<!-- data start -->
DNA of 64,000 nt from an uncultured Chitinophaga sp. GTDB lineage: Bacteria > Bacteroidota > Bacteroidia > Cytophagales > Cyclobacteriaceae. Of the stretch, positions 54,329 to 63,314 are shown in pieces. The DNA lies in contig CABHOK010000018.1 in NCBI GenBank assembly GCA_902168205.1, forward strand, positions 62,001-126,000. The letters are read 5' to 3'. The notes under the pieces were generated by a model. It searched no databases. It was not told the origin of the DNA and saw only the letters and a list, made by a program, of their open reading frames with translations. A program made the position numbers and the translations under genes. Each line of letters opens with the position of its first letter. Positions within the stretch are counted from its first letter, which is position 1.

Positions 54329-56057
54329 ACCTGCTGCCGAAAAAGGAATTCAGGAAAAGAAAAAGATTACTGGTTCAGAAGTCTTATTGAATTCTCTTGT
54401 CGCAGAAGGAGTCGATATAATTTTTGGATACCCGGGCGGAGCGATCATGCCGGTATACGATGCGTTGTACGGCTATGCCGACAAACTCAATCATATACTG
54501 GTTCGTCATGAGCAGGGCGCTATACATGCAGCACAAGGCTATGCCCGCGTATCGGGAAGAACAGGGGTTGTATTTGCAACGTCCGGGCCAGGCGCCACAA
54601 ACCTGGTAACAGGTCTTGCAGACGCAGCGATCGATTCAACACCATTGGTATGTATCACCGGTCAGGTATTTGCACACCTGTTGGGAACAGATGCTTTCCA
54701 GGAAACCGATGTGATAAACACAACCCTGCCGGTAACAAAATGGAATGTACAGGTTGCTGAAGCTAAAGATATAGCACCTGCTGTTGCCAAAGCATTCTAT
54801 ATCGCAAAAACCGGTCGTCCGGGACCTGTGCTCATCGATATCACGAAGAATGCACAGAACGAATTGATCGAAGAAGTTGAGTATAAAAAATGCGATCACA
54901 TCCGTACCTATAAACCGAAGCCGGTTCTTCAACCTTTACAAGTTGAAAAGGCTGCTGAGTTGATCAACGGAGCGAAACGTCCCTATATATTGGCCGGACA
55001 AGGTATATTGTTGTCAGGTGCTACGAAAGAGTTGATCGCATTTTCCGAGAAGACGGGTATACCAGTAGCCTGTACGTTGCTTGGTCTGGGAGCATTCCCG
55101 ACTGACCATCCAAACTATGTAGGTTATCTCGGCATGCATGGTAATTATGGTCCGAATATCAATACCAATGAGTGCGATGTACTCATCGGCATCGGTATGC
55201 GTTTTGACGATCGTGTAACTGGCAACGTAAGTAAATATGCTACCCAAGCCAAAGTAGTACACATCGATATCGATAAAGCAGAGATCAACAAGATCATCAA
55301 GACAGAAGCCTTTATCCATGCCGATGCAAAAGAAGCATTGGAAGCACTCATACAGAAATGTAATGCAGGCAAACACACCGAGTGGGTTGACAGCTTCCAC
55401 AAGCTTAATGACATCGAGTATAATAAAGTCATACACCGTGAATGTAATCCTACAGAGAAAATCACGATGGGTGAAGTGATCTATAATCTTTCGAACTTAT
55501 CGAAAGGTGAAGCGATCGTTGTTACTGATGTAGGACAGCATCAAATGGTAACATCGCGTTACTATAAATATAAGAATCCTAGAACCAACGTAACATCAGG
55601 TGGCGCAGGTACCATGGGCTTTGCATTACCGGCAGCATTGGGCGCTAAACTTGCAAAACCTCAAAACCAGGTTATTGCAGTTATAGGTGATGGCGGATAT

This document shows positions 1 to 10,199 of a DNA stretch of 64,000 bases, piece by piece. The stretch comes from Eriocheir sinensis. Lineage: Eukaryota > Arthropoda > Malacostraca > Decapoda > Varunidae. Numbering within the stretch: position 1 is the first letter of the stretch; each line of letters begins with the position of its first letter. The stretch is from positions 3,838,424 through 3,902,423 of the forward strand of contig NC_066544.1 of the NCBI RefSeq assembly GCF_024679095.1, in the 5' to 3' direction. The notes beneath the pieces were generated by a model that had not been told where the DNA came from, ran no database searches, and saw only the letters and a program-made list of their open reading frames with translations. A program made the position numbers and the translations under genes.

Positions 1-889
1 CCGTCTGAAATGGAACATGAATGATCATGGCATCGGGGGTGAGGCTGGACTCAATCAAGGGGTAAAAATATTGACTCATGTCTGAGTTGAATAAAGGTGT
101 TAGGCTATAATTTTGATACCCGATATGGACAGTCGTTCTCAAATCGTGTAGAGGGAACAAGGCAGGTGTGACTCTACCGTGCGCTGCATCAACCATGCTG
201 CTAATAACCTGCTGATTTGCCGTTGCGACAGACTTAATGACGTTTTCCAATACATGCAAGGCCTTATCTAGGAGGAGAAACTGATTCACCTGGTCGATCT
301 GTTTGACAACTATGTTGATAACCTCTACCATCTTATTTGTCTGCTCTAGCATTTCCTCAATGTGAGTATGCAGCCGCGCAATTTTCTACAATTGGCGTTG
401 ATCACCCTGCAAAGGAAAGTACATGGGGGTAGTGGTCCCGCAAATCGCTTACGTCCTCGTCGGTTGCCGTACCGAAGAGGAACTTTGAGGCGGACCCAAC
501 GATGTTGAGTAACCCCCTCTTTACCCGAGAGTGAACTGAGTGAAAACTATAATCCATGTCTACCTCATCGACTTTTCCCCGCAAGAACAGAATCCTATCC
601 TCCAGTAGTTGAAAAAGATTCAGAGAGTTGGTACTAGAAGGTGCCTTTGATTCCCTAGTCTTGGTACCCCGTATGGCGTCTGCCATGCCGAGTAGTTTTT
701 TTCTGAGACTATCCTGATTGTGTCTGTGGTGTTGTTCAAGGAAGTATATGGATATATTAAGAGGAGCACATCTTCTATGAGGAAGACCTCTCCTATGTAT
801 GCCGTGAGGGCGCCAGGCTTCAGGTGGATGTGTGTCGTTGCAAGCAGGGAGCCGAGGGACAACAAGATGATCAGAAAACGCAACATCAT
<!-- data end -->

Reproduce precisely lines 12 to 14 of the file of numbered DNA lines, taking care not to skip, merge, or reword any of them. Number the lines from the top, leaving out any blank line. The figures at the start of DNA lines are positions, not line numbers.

55201 GTTTTGACGATCGTGTAACTGGCAACGTAAGTAAATATGCTACCCAAGCCAAAGTAGTACACATCGATATCGATAAAGCAGAGATCAACAAGATCATCAA
55301 GACAGAAGCCTTTATCCATGCCGATGCAAAAGAAGCATTGGAAGCACTCATACAGAAATGTAATGCAGGCAAACACACCGAGTGGGTTGACAGCTTCCAC
55401 AAGCTTAATGACATCGAGTATAATAAAGTCATACACCGTGAATGTAATCCTACAGAGAAAATCACGATGGGTGAAGTGATCTATAATCTTTCGAACTTAT